Brave New World Writing Style

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  • 0:04 Writing Style
  • 0:34 Language
  • 1:39 Tone
  • 3:15 Descriptive Text
  • 3:52 Narrative Text
  • 4:35 Lesson Summary
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Lesson Transcript
Instructor: Christina Boggs

Chrissy has taught secondary English and history and writes online curriculum. She has an M.S.Ed. in Social Studies Education.

If you've ever read ''Brave New World,'' then you may know that Aldous Huxley has a very unique writing style. This lesson explores Huxley's writing style by analyzing specific examples of literary techniques used in the novel.

Writing Style

One of the first things you may notice while reading Brave New World is the wit and wonder of Aldous Huxley's unique writing style. Huxley employs a blend of descriptive and narrative styles in this novel. Unlike many authors who are characterized by a distinct voice or literary hallmark, however, Huxley is well-known for dazzling readers with a revolving door of written language that constantly challenges, engages, and teases his readers. This lesson explores Huxley's distinctive writing style throughout Brave New World.


Huxley's use of language in the novel is a reflection of who he was as a person, including his education and place in society. As a man of privilege, he had access to the best education that England could offer. He studied a number of subjects, including literature and science. This is largely reflected in Huxley's use of pedantic, or lofty, language that challenges the readers' own vocabulary. His word choice is also a way to reinforce the very clinical and scientific nature of the society that he describes.

For example, Huxley describes the reaction of students learning about the Central London Hatchery:

The students nodded, emphatically agreeing with a statement which upwards of sixty-two thousand repetitions in the dark had made them accept, not merely as true, but as axiomatic, self-evident, utterly indisputable.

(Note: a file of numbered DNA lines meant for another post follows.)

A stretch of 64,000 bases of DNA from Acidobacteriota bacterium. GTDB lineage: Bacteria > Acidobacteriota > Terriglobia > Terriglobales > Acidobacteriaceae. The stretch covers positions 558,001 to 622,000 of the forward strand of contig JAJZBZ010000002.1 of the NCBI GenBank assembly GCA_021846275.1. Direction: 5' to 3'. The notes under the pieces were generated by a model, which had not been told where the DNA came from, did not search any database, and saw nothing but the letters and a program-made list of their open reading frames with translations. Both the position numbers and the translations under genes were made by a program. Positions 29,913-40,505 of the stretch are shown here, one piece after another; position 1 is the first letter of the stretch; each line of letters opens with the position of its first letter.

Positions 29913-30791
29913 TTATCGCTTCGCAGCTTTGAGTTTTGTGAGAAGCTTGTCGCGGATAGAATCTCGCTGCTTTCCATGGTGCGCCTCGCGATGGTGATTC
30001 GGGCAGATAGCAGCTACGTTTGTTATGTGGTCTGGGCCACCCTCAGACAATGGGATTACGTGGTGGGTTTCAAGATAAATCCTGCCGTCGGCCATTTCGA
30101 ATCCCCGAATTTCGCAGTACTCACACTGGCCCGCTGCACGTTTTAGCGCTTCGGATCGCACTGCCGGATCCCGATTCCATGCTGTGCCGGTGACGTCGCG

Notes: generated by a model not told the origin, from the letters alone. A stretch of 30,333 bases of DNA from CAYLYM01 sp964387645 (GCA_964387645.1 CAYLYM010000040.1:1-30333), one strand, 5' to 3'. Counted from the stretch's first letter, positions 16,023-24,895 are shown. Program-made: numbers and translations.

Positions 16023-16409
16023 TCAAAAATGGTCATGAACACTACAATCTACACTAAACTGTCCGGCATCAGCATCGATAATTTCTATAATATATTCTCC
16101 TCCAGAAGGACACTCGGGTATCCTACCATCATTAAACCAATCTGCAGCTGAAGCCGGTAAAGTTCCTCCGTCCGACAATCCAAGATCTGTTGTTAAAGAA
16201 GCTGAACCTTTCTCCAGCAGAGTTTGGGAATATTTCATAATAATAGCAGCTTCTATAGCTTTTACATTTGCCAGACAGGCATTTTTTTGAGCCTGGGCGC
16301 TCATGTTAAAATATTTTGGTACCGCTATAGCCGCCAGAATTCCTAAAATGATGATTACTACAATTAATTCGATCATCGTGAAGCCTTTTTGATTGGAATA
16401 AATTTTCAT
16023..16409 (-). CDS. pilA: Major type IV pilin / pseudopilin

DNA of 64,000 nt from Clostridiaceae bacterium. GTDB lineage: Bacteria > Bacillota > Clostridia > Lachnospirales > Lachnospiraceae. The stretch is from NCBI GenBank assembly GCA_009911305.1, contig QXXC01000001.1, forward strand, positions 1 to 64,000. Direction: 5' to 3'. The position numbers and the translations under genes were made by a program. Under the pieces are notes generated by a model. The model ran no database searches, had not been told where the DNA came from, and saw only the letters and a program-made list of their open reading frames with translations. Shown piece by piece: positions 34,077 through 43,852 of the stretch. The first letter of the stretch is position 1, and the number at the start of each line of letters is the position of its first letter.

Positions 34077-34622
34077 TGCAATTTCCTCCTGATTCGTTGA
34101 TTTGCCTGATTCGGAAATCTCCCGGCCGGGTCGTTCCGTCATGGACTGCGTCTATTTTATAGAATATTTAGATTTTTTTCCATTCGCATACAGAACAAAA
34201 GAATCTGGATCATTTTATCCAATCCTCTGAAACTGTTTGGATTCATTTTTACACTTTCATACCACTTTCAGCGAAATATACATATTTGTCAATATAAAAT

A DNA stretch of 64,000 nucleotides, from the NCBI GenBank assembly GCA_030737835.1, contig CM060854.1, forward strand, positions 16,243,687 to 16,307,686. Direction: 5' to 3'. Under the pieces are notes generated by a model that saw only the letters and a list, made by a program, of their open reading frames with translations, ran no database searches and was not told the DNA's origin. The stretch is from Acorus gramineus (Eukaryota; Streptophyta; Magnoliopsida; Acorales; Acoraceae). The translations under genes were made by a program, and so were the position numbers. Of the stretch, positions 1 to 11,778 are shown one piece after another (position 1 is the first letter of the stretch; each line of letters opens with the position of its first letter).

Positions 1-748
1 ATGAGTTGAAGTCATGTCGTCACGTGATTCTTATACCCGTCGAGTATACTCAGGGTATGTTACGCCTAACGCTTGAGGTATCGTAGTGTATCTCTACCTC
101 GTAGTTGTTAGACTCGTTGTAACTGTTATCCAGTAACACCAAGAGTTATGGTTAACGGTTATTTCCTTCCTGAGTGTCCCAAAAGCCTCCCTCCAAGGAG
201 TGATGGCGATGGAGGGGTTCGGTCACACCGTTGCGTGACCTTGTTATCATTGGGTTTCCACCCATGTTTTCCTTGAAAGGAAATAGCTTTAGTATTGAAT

Huxley could have easily stated that the students agreed with the director because the points he made were ingrained in them. Instead, he employs words like 'axiomatic,' 'self-evident,' and 'indisputable,' which are all often associated with very formal, scientific language. His choice of words here is a reflection on the general tone and ways of the futuristic society.


Huxley's tone through Brave New World, while pedantic, is also very humorous. He manipulates language to make unfunny things sound quite funny. One of the best examples of this is the description of how babies are 'born' in the futuristic society. Instead of babies being grown inside of a mother's womb for nine months, they're actually grown inside of glass tubes. Huxley describes the 'birthing' process as 'decanting,' a word used to describe pouring liquids (usually wine) from one container to another. This is a clever re-imagination of the concept of decanting. Depending on the reader's knowledge of the world, Huxley's reference may go unnoticed, but for those in the know, he infuses delightful and clever humor throughout the novel.

To emphasize important points to the reader, Huxley uses juxtaposition, or contrasting elements. One of the largest examples of juxtaposition is the stark comparison between the civilized world and the Savage Reservation. While civilization is routine and scheduled, people embrace new things, and sexual promiscuity is ingrained, the Savage Reservation reflects the world the readers know. People there are religious, they experience disease and aging, and they have a sincere attachment to other people.

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